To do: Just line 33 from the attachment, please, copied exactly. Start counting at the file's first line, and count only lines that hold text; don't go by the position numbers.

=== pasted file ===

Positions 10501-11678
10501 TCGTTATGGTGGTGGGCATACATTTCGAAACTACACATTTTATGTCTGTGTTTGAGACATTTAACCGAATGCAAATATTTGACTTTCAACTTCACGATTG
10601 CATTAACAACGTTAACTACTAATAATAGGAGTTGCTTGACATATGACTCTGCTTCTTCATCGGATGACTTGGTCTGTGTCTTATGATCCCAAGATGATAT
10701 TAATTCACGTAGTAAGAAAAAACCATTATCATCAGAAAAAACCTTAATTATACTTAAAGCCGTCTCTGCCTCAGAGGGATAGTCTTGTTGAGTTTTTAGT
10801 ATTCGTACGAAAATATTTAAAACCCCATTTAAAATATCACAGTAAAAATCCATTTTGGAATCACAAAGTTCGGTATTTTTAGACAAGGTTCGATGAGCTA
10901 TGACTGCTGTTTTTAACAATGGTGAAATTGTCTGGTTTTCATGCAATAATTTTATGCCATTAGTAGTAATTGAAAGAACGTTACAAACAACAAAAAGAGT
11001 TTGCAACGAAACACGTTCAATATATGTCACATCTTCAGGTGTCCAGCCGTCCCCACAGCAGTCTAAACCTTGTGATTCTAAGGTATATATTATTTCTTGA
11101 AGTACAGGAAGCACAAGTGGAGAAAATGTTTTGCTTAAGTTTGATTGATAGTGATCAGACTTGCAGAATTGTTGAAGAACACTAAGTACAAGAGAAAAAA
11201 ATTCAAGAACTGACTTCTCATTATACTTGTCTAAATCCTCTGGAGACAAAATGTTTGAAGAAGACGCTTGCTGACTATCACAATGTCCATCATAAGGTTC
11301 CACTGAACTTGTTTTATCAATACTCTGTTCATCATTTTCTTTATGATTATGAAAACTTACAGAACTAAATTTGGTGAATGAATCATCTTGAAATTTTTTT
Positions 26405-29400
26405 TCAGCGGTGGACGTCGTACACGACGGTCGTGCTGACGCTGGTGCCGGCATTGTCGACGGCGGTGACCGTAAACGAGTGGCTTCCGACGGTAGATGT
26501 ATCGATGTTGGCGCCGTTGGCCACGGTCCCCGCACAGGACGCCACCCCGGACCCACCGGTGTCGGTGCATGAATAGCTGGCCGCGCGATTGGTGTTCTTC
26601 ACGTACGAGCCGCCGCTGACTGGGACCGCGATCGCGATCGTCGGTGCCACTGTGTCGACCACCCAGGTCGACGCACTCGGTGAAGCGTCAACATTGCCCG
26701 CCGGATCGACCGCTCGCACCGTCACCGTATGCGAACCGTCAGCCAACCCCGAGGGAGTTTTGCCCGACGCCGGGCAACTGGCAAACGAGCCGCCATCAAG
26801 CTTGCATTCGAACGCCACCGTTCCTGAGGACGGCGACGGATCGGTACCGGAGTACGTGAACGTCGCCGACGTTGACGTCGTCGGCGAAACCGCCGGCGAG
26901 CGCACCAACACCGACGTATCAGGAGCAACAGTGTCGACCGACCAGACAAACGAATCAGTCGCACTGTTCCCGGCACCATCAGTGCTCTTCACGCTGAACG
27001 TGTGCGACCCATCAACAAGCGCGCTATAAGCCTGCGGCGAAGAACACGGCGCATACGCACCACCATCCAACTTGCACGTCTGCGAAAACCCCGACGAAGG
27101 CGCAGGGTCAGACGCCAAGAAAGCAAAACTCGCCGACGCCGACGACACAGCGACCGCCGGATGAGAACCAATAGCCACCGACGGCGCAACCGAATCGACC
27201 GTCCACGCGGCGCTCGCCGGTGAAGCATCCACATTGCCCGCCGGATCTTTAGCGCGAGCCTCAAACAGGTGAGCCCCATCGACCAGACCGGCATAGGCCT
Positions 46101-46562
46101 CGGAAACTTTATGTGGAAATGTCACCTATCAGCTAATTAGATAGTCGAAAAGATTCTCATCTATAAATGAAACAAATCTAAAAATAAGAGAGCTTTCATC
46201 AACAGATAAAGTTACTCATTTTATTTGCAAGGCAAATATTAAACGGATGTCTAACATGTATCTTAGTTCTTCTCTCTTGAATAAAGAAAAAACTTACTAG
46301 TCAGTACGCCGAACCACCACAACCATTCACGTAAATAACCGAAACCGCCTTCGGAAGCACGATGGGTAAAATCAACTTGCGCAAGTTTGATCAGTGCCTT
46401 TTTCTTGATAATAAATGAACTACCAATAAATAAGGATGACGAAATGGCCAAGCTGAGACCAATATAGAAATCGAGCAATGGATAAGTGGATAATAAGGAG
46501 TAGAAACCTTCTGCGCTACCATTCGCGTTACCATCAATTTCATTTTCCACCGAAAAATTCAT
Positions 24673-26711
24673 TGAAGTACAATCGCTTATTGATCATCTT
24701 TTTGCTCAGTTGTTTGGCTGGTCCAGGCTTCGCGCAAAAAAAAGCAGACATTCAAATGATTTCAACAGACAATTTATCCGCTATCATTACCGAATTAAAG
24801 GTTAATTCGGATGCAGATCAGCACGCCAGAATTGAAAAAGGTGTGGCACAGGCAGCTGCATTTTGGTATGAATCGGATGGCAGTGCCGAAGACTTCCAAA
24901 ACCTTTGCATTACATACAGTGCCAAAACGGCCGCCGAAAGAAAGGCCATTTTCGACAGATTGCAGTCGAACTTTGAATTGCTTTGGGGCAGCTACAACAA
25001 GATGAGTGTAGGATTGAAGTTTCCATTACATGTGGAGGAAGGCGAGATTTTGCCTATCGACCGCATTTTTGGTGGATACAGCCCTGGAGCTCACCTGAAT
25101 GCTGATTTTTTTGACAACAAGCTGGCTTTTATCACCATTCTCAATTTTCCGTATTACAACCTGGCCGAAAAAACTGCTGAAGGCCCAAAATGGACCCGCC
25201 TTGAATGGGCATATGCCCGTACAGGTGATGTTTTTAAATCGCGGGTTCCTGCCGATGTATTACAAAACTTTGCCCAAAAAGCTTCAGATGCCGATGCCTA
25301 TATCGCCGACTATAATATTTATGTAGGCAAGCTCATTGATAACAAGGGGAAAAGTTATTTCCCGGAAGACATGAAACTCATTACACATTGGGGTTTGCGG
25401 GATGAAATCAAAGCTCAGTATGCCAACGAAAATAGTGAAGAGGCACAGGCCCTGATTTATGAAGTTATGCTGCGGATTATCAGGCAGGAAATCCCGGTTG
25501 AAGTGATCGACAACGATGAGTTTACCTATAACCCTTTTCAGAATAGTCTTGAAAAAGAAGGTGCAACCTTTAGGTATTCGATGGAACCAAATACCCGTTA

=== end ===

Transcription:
25101 GCTGATTTTTTTGACAACAAGCTGGCTTTTATCACCATTCTCAATTTTCCGTATTACAACCTGGCCGAAAAAACTGCTGAAGGCCCAAAATGGACCCGCC